These are defined as:
- Label - A display of written, printed, or graphic matter upon the immediate container of an article.
- Labeling - All labels and other written, printed, or graphic matter upon any article or any of its containers or wrappers, or accompanying such article. Labeling includes such material as circulars, booklets, placards, displays, window streamers, books, article reprints, etc., that supplement or explain a product and /or are part of an integrated distribution system for the product. If the labeling and the product are in functional proximity at a point of sale, provide diagrams or photographs of this relationship. If the labeling and the product are found at a manufacturer or distributor, document the role that the labeling will play in the distribution of the product (e.g. to whom will it be sent and when).
Dealer Identification - Request the dealer (Note: a manufacturer may be considered a dealer if the product being sampled is located at the manufacturer) identify collected copies of accompanying labeling with his initials and the date. This will identify these copies of labeling if they are introduced in court later. Prepare a dealer's affidavit on the FDA 463a, covering the relationship of the labeling to the goods. This affidavit should include the following information.
- Description of Labeling - Describe briefly each piece of literature by name of identifiable quote, i.e., Leaflet, "Do You Have Tired Blood" or Window Streamer, "Amazing New Tranquilizer". State the quantity of such labeling on hand.
- Location of Labeling - Report the location of each different piece of literature and how much of each is at that location.
- Method of Distribution - Determine how the labeling is made available to the public. Describe how it is displayed such as: for voluntary pick-up; mailed to prospective customers; distributed without being displayed, etc.
- Source of Labeling - Describe whether the labeling was sent to the dealer by the shipper of the goods or if the dealer prepared the labeling himself or if it originated from another source. It is important to document this point to fix responsibility in the event the agency wishes to pursue action against that individual. It is not necessary to determine or fix responsibility in order to seize the goods. Document the shipment of the labeling if a source other than the dealer supplied the labeling.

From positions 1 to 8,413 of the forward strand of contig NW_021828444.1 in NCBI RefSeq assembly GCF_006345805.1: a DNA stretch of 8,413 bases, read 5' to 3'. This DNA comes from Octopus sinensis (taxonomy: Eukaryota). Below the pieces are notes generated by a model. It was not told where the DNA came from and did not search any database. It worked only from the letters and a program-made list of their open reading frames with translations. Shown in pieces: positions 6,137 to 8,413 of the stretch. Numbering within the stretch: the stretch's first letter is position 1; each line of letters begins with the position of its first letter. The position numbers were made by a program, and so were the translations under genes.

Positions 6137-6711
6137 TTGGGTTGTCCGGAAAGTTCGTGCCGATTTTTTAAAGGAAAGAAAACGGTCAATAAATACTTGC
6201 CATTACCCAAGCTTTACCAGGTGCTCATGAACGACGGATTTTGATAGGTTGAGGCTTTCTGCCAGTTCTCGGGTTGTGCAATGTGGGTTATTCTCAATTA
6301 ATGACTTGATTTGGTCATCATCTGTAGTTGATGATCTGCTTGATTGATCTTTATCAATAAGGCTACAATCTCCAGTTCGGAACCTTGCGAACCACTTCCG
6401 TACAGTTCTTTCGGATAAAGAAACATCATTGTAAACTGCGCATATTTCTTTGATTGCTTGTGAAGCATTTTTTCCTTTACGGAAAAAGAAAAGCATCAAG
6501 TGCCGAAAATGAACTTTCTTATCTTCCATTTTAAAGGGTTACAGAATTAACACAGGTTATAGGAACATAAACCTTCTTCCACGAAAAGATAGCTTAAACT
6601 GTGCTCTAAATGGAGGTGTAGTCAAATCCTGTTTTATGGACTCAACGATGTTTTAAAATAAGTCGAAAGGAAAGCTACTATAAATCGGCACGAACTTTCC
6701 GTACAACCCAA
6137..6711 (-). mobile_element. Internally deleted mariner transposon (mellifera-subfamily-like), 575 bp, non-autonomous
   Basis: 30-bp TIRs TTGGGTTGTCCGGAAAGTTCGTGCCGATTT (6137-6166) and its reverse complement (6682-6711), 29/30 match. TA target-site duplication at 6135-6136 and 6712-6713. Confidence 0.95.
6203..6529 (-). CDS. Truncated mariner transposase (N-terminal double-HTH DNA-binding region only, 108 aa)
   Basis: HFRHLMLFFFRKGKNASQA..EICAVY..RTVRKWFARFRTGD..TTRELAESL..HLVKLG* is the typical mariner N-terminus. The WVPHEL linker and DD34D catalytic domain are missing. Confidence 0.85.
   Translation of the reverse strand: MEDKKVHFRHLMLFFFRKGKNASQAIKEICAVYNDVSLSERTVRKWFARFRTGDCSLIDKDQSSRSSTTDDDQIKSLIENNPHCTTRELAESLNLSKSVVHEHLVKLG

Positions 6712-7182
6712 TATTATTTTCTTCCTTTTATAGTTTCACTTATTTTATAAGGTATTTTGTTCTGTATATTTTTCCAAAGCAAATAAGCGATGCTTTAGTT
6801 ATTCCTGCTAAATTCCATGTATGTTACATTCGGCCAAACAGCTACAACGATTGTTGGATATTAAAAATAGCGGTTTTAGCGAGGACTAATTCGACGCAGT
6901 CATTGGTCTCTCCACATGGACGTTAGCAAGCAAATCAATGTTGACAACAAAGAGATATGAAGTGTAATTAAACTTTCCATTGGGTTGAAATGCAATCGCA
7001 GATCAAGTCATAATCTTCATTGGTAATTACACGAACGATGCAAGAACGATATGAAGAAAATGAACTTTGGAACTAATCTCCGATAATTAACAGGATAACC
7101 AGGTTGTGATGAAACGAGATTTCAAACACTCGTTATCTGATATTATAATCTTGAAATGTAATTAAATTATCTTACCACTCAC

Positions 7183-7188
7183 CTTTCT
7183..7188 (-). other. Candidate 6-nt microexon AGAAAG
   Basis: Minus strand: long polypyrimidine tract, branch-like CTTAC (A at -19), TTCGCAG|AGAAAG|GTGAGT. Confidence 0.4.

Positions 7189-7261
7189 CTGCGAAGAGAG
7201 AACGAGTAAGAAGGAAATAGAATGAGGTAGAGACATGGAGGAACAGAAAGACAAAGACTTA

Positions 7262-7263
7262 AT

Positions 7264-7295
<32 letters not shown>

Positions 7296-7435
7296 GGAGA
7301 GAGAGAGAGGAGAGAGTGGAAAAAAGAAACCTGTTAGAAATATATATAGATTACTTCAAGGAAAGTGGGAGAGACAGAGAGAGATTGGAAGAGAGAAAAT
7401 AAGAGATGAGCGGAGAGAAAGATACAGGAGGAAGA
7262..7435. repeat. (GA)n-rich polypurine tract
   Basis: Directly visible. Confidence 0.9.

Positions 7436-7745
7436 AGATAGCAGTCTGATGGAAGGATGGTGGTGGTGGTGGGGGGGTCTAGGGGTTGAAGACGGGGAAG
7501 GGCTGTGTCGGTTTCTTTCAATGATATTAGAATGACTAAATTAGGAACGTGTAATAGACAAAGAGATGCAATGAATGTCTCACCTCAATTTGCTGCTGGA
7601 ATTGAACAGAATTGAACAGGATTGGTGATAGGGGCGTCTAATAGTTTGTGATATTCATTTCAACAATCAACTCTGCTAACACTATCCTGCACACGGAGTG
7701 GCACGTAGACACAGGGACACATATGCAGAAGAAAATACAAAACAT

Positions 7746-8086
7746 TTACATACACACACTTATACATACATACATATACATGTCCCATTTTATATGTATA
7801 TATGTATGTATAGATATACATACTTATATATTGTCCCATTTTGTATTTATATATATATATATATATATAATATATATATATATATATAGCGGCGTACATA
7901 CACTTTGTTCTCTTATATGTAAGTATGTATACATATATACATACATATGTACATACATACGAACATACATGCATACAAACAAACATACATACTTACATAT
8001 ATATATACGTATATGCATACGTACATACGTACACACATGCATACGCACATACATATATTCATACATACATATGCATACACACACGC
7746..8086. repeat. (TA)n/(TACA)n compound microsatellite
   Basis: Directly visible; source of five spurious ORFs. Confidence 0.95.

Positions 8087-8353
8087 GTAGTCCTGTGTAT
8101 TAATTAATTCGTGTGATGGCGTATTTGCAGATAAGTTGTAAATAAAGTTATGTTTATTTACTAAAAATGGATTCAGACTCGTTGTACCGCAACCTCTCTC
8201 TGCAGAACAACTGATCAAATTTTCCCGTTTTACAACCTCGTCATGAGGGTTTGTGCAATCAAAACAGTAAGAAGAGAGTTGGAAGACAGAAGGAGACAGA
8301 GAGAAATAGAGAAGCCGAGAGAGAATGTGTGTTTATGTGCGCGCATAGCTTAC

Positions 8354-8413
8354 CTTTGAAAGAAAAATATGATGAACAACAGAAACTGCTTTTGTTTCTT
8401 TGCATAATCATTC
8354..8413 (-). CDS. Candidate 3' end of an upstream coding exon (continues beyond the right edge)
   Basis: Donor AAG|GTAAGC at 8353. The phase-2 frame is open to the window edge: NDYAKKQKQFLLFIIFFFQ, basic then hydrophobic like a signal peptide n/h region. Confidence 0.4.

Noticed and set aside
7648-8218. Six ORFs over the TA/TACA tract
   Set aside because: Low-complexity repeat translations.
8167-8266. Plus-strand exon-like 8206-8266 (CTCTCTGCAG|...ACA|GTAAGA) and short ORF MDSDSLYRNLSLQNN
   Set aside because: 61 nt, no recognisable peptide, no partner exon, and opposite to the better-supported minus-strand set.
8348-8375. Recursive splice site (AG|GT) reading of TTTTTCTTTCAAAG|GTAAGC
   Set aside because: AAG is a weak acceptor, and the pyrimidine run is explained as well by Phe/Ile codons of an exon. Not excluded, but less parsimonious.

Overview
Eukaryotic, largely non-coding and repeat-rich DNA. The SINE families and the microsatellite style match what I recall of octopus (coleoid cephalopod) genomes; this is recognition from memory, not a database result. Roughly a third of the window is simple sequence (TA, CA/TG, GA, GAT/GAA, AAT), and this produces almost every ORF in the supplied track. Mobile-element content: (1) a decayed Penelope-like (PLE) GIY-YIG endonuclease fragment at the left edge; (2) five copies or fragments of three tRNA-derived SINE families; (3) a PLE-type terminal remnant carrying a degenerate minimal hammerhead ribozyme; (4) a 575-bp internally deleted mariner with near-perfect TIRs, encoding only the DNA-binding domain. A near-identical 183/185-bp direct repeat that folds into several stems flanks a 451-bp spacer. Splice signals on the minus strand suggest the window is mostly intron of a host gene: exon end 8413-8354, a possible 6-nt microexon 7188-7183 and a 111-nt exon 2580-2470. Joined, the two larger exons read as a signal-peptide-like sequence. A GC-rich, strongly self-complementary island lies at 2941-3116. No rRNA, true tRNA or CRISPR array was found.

- Instructions to Dealer - The manufacturer or shipper often provide sales promotion instructions to the dealer. Obtain copies of such instructions if available.
Do not remove the label from bulk containers such as drums, barrels, and large bags, if this results in misbranding the article. Remove and submit an identical label from an empty container if available. Photograph or trace the label if none other is available.
Note: Besides using tracing paper, it is possible to trace a label on a piece of plastic, similar to a document protector, using either a ball point pen or stylus. If it is difficult to read, filling in the tracing with a marker, may highlight the tracing.
The regulations provide for controlled shipment in IS commerce of unlabeled goods. It is a violation to ship unlabeled goods unless:
- The shipper operates the establishment where the article is to be processed, labeled or repacked, or
- If the shipper is not the operator of the establishment, he must first obtain from the owner a written agreement signed by the operator. The agreement must contain the post office addresses of both parties and describe the specifications and the processing, labeling, or repacking procedures, in sufficient detail to insure that the article will not be adulterated or misbranded within the meaning of the Act, upon completion of the processing, labeling or repacking.
Collect both unlabeled and relabeled units or specimens of the label to be affixed. Collect specimens of any shipping case labels and any labeling which accompanied the original shipment.
Obtain evidence showing how the lot was labeled at the time of receipt; how the misbranding occurred, and who was responsible. Use photographs and diagrams if necessary to portray the present condition of the lot. If any of the lot has been resold, collect documentary evidence of the resale.